Very, very sad, in fact. I like the theme coffin setup that they have here, though it leads me to unhealthy speculation regarding the fate of other Legion corpses. When Sun Boy died, did they just leave him out in the sun? Is there a mechanized hand above Karate Kid, chopping for all eternity? What the hell will they come up with if Bouncing Boy ever dies?

I've mentioned the Legion's Pygmalion-esque love of statuary before, and this is a great example: a statue commemorating the heroic sacrifice of Lightning Lad, a statue of the tragically exiled Mon-El and, just for the hell of it, a Sun Boy statue. I can't decide if the Legionnaires are all hopelessly in love with themselves or with each other. Either way, it's a safe bet that they all have mirrors on the ceiling above their beds.

Now: keep in mind that everyone is very, very sad. Lightning Lad appears to have died, like, within the last week.

I am: Tactless Boy! My abilities include acting like a complete tool and an aptitude for designing shirts that are far, far too busy (seriously, if you've got Showcase Presents: The Legion of Super Heroes, Vol. 1, check this panel out. The lack of colour highlights just how much is going on on this top and just how wrong it is). So, your friend is dead? Well, how can that benefit me?

(Incidentally, the brown-clad guy on the left is Mon-El, playing a "hilarious" joke by applying for membership under an assumed name. Just so you know)

Ah, Antennae Boy. I like the name of your planet, but your ears are possibly the grossest in all comicdom. All I can do is stare at those little hook-shaped growths and imagine the awful things that must happen whenever you are called upon to push through some dense underbrush. I mean, glasses are bad enough, but those things look designed to cause you pain and humiliation.

Every once in a while, that "Three-Eyed Sam from the planet WHAM!" line runs through my head and i try to set it to music or envision just who is singing it. My best guess is that 3-5 sultry ladies are sing-speaking it in unison and that Three-Eyed Sam is a bit like Shaft.

Whereas that Josephine/time machine line is very folk-rock in my mind. 808 Dy-7an sang it in 2605, during the Acoustic Guitar Renaissance. The Kennedy re-election thing, I don't know.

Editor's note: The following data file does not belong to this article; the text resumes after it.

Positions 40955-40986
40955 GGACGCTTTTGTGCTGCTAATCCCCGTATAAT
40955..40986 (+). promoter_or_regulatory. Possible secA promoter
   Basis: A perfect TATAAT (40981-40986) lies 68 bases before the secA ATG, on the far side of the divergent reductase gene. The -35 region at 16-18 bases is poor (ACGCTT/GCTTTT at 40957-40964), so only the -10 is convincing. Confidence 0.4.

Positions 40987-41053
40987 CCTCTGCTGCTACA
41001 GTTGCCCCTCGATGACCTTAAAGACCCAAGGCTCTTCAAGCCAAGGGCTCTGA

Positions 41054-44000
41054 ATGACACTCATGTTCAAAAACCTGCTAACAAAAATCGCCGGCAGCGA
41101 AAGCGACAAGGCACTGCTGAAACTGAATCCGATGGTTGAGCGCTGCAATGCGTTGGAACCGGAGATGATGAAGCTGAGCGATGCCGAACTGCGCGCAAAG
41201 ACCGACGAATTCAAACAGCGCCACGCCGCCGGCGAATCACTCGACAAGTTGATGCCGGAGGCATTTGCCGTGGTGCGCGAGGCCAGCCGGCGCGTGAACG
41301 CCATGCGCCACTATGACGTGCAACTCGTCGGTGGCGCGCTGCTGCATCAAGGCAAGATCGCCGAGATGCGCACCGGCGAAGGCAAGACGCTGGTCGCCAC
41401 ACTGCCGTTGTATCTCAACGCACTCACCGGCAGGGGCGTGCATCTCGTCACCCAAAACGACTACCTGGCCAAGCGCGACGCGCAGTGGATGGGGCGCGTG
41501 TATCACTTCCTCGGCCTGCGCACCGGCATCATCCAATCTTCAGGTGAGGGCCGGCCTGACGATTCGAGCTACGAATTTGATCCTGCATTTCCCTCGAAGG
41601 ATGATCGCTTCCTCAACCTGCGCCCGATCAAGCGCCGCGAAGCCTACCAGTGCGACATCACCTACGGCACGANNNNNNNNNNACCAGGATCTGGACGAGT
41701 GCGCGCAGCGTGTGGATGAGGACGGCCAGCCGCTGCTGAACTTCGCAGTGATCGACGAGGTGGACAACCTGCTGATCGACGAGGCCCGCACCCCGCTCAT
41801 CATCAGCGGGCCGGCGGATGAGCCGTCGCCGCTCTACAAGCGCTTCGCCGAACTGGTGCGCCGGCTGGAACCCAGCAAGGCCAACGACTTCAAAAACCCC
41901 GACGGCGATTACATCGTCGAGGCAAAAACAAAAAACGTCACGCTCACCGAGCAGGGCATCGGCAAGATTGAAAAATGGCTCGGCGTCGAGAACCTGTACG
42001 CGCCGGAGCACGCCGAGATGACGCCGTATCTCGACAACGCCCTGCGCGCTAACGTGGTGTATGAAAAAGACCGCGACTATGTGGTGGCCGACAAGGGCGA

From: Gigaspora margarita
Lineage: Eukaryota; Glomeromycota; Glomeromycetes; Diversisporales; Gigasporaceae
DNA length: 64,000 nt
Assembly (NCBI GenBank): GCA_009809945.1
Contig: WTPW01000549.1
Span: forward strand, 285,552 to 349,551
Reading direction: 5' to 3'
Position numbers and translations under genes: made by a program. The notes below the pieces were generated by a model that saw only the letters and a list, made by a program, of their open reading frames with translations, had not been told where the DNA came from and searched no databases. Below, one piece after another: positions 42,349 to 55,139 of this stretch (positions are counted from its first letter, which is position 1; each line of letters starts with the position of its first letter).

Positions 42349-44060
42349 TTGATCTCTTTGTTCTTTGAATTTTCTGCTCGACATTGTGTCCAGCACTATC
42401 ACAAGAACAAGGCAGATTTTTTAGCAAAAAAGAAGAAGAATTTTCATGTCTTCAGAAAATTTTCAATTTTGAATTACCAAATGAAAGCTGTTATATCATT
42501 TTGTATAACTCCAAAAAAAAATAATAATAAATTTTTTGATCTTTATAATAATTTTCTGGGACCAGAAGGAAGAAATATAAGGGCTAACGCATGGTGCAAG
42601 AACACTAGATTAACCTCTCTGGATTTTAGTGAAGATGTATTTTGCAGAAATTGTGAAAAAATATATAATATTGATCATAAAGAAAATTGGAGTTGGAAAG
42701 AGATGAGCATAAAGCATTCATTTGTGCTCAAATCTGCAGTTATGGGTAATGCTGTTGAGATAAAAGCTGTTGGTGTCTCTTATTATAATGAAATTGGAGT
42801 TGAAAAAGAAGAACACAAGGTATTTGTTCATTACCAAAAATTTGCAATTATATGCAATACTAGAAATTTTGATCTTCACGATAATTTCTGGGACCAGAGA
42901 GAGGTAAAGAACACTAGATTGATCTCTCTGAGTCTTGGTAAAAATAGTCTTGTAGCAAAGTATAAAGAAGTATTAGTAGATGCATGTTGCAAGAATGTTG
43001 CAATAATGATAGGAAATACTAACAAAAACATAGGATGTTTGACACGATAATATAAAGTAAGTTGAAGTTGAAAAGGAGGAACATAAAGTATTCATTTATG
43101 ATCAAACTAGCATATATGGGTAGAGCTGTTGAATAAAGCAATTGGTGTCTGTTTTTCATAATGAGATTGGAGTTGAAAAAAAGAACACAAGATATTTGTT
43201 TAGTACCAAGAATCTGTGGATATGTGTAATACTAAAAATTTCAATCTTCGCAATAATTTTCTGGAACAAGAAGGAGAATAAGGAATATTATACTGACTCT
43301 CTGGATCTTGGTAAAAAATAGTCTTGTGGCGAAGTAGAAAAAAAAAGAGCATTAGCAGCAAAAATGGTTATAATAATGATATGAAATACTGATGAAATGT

Antennae Boy is one of those applicants who might have had a chance if he hadn't gotten ahead of himself. Given a year or so of training, he might have been able to showcase the usefulness of being able to pick up broadcasts from the future instead of just randomly blasting out sound. Plus, his powers would be very useful for research. Also, no Legionnaire would ever again have to worry about leaving his iPod Yocto behind and having to endure a music-less mission. Over-confidence strikes again! Still, I like that shirt, so:


Okay, first impressions of the Dynamo Kid. Pros: I like the little bow, the crackling energy is kind of neat and a super-hero with a literal rather than figurative fat head is kind of novel. Cons: that's a fairly hideous costume, he's completely tactless, and the little pause before he says his name is super pretentious. Still, you have to give a guy a chance, right?

Just an aside: I hope that if the day ever comes that flying billboards are a reality it's far enough in the future that I have some chance of having developed lightning-based powers. Because I'll want to blast 'em good.

"I use my powers to engage in wanton destruction of property! I casually mention how rich I am! Let me into your altruistic club! I won't be insufferable, I promise!"

Okay, "AWP!" is a great sound to make when your deception is discovered.

Looking at how fat his head is in this panel, though. I think that that green thing around his waist is a girdle.

I know he's just miscoloured, but I like that look on Invisible Kid.

You know, this could have been a pretty good plot. The old-school Legion were suspicious as hell, and someone sneaking around taking notes and asking questions would have built them into a frenzy of paranoia, probably directed at Cosmic Boy (because the Legion never suspects the right person until the last second, that's why. Just ask Matter-Eater Lad). It could have stretched a cross a couple of issues, maybe with the Legion getting all perturbed over a series of exposes on all of the dirty teenage sex that was going on in that innocuous-looking yellow spaceship.

But alas, the Dynamo Kid never appeared in 'Secret of the Shocking Sex Scandals' and I've changed my mind about the fat head being charming. I've kind of grown to like the horizontal lightning stripe, though.

Nonetheless, he's NOT APPROVED